Hugh Griffiths, director of Griffiths Waite, said, “This shows UK companies are starting to put money behind SOA, which represents a definite shift away from technical discussions towards mainstream implementation.”

Griffiths said another reason for the shift was an increase in the number and maturity of standards, such as the Business Process Execution Language (BPEL) for specifying business process behaviour for web services.

Read the complete article in Computer Weekly

Chaharshanbe Suri

Chahārshanbe-Sūri is the ancient Iranian festival dating at least back to 1700 BCE of the early Zoroastrian era. The festival of fire is a prelude to the ancient Norouz (Persian New year) festival, which marks the arrival of spring and revival of nature. Chahrshanbeh Suri, is celebrated the last Tuesday night of the year, which would be on 18 March this year. The word Chahar Shanbeh means Wednesday and Suri is red. The bon fires are lit at the sunset and the idea is to not let the sun set. Bon fires are lit to keep the sun alive till early hours of the morning. The celebration usually starts in the evening. On this occasion people make bon-fires on the streets and jump over them. The young shoot lots of fireworks before and during Chaharshanbe Suri.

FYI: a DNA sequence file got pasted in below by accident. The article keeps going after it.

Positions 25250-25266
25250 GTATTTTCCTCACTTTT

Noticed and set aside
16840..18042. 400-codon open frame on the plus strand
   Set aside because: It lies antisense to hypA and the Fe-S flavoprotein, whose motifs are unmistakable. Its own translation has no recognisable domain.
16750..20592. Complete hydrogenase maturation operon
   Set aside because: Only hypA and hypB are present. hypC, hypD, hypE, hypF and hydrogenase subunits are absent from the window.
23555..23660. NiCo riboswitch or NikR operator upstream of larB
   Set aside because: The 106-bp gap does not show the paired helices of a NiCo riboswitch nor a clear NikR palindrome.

The tradition includes people going into the streets and alleys to make fires, and jump over them while singing and dancing. There is no religious significance attached to Chahar Shanbeh Suri and it serves as a cultural festival for all Iranian Jews, Muslems, Armenians, Turks and Zoroastrians alike. Indeed this celebration, in particular the significant role of fire, is likely to hail from Zoroastrianism. In addition another tradition of this day is to make a special Ajeel ‘Mixed nuts and berries’. People wear disquise and chadors and go door to door knocking on doors. Receiving of the Ajeel is customary, as is receiving of a bucket of water.